It was a series of circumstances that led to Roman Coppola's working relationship with director Wes Anderson. Filmmaker Kit Carson first introduced the two after being involved with Anderson's short film (and soon-to-be feature) "Bottle Rocket." Coppola really liked the film but doesn't recall whether there was necessarily any spark of a future collaboration in there. It was just the beginnings of an aesthetic appreciation.
For professional pundits and armchair awards geeks alike, the short film categories can be the most fun to handicap -- since there's little basis on which to size up the race beyond the films themselves, and even then, it can hard to guess what Academy voters will see in them. For every year that the winner seems patently obvious, there's another in which the voters surprise with something out of left field. And getting a look at the nominees before the ceremony is no longer the rare advantage it once was: Magnolia Pictures and Shorts International released this year's live-action and animated short nominees on February 1.
Though last year's winner in the category, Irish writer-director Terry George, was an established name in feature film circles, this category is traditionally the domain of up-and-comers, with a number of past champions progressing to bigger things: Andrea Arnold ("Fish Tank"), Martin McDonagh ("In Bruges"), David Frankel ("The Devil Wears Prada") and current DGA president Taylor Hackford all made significant breakthroughs with a win here. Whether any of this year's finalists will progress to their ranks is, like everything about this category, anyone's guess.
The nominees are...
Sometimes I feel like it would be helpful for the International Film Music Critics Association to release its list of nominees prior to the Oscar nominations. There is no real "precursor" to help understand what the music branch might be thinking. Then again, as evidenced by this year's slate, maybe they wouldn't be that helpful at all. A critics group's choices are bound to differ from a group of composers' choices, and so it has this year.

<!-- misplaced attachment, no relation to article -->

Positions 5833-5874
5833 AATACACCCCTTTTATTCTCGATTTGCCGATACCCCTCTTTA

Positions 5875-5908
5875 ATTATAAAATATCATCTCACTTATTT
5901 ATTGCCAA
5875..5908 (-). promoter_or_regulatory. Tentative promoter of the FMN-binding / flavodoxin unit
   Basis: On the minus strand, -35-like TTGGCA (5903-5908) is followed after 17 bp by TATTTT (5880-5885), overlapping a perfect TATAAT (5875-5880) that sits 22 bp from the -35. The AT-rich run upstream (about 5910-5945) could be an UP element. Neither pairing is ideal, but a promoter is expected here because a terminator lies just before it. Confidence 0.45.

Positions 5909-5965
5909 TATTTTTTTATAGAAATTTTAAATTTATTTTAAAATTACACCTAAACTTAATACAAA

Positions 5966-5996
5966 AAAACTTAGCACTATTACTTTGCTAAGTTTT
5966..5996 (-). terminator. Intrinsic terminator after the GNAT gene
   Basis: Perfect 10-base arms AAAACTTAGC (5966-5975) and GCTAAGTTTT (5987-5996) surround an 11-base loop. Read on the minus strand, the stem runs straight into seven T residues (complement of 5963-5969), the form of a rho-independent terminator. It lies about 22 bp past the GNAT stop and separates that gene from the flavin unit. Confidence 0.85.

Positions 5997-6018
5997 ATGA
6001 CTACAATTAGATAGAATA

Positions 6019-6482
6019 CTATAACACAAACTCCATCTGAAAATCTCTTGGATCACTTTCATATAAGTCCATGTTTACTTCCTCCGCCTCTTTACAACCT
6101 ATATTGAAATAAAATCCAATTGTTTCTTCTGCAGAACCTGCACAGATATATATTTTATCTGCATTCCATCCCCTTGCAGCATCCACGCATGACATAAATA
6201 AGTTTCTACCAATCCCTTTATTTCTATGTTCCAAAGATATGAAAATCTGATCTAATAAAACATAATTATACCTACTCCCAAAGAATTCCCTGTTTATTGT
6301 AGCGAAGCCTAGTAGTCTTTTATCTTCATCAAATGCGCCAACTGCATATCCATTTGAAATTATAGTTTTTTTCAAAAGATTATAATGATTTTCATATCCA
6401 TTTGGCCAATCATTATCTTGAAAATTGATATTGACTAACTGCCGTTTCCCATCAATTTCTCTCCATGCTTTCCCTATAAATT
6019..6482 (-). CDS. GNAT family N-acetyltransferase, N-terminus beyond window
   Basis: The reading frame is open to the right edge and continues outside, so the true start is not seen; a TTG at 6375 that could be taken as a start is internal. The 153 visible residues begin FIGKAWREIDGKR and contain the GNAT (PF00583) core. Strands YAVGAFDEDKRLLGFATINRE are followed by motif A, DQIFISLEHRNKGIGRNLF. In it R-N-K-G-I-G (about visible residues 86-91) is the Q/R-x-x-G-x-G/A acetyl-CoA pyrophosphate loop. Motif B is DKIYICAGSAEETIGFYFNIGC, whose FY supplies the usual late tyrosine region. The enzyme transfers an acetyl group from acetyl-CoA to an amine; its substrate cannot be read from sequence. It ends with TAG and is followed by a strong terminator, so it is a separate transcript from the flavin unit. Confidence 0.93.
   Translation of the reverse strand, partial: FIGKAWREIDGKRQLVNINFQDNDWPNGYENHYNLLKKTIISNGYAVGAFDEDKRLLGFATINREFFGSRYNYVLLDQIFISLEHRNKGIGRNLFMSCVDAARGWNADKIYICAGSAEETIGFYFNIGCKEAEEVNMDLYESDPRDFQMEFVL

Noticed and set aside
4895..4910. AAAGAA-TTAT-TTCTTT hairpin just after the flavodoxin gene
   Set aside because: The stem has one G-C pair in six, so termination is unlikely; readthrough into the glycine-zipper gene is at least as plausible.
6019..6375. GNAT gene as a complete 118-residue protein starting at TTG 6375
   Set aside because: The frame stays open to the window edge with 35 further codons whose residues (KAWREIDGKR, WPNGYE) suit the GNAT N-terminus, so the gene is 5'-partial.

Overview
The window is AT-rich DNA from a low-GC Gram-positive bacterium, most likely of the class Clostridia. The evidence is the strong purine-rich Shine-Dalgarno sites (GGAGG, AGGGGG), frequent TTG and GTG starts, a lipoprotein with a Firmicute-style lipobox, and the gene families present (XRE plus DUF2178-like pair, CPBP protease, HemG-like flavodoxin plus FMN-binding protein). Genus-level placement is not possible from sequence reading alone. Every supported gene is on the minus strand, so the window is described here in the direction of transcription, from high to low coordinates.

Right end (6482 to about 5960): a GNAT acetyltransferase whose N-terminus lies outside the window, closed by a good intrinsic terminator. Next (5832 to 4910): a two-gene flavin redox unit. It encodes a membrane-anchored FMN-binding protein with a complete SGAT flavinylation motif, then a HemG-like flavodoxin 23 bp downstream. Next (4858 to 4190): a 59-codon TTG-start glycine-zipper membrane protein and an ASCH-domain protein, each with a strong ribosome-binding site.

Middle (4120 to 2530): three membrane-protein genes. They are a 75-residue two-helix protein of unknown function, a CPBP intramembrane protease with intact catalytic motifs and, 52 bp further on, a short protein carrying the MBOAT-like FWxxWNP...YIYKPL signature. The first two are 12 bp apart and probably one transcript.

Four films led the way with three nods each: "Cloud Atlas," "The Impossible," "Life of Pi" and "Lincoln." Only the last two, of course, managed Oscar nominations. But Alexandre Desplat also had a great showing, nominated for film composer of the year and receiving individual notices for work on "Moonrise Kingdom," "Rise of the Guardians" and "Zero Dark Thirty." He was Oscar-nominated for "Argo" and also cranked out music for "Rust and Bone." I imagine he'll be right back in the thick of it next year with "The Monuments Men."
Check out the full list of nominees below. Winners will be announced on February 21. And as always, you know, The Circuit.
Focus Features is very much in he LAIKA business now, and after the success of "Coraline" and "ParaNorman," the two are teaming up again on "The Boxtrolls."
The film, which began production today and is set for an October 17, 2014 release, will be another stop-motion/CG hybrid 3D endeavor directed by Anthony Stacchi and Graham Annable. It's based on Alan Snow's best-selling fantasy adventure novel "Here Be Monsters" and will feature actors Ben Kingsley, Toni Collette, Elle Fanning and Isaac Hempstead-Wright on the voice cast, among others.
“The Avengers" was a pet project of Marvel Studios for years. After planting characters in solo films for half-a-decade, the superstar extravaganza hit the big screen last summer. Despite much risk, it was a rapturous success. Last month, the film earned a well-deserved nomination for Best Visual Effects and I recently spoke with Jeff White, visual effects supervisor at Industrial Light and Magic and one of the four artists who shared that nomination, as well as Victoria Alonso, Executive Vice-President of Marvel and executive producer of the film, about crafting the film and the visual effects.
"Argo" may have taken a decisive lead in the Best Picture race with its slew of guild wins, but with two weeks of voting left, "Lincoln" isn't going to go away quietly -- indeed, the year's most nominated film seems to be renewing its media presence, most notably with an extensive interview piece in the New York Times, in which Steven Spielberg and many of his below-the-line collaborators, including nominees Janusz Kaminski, John Williams, Michael Kahn, Rick Carter and Joanna Johnston, weigh in on the challenges and rewards of making the film. This emphasis on team effort should cast the film in a positive light to voters, as does Spielberg's explanation of what separates the film from his other work: “I’ve never made a film where this was going to succeed or fail based on the writing and based on the performances ... Maybe this is the quietest directing I’ve done in my life.” [New York Times]